The Federal Trade Commission and a large group of U.S. states on Wednesday asked a federal court to dismiss Facebook Inc’s request to dismiss major antitrust lawsuits filed against the giant social media in December.
The FTC said in its submission that Facebook bought the photo-sharing app Instagram because CEO Mark Zuckerberg thought it was “a big and viable competitor” and bought the messaging app WhatsApp to neutralize a budding threat. The FTC has asked the court to order Facebook to sell those assets.
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The states, which had filed a separate antitrust lawsuit against Facebook, said in their filing: “Implementing a buy-or-bury scheme with predator takeovers and exclusionary behavior, Facebook is squeezing, suppressing and discouraging competition successfully, and anchoring its monopoly power to this day.”
Facebook had asked the court to dismiss the two lawsuits, claiming that they were brought “in the environment filled with relentless criticism of Facebook for cases unrelated to antitrust and antitrust rules.”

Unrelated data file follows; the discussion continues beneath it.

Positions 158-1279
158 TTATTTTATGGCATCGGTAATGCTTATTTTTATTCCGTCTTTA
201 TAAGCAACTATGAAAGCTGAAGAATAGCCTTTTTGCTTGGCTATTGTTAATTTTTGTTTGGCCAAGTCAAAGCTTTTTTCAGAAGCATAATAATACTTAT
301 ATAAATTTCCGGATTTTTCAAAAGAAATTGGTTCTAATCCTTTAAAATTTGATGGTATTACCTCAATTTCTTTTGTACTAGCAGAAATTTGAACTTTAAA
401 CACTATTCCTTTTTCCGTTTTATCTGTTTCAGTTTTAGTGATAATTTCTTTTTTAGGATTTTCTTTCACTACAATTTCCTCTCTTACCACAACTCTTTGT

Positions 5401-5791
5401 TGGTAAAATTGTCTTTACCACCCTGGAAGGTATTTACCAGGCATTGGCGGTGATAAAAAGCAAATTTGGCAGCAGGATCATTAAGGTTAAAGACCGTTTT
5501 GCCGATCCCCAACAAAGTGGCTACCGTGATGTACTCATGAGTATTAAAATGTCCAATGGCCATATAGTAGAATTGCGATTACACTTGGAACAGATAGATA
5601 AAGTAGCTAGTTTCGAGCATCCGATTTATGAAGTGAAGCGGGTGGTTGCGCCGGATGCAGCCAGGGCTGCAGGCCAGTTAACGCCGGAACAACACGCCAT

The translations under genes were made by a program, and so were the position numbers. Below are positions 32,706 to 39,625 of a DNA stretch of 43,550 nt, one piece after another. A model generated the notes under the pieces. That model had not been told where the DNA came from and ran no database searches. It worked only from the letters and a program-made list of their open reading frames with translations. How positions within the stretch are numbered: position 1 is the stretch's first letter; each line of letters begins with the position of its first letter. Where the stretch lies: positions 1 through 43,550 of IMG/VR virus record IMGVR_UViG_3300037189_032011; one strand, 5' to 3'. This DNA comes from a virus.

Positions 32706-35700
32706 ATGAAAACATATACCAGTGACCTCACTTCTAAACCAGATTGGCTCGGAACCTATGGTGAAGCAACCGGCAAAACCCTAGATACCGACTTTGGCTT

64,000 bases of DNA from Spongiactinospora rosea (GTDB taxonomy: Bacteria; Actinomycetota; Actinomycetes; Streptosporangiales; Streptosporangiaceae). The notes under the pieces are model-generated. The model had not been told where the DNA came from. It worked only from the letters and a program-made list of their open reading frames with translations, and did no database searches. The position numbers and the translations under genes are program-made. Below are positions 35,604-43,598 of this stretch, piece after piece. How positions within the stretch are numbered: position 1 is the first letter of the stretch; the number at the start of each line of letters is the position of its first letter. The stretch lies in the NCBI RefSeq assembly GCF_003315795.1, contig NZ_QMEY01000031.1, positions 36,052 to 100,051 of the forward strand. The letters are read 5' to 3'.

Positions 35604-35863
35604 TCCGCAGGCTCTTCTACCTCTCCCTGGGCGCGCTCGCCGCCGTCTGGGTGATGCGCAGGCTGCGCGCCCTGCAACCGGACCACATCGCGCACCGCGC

It also said that in their case, the states could not show that they were harmed by Facebook and that they waited too long.
The FTC and states accused Facebook of breaking antitrust laws to keep smaller competitors at bay and snatch up rivals, such as Instagram for $ 1 billion. In 2012 and WhatsApp in 2014 for $ 19 billion.
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In all, the federal government and states filed five lawsuits against Facebook and Alphabet Inc’s Google last year after bipartisan outrage over the use and misuse of social media, both in the economy and the political sphere.
(Reporting by Diane Bartz; Editing by Peter Cooney)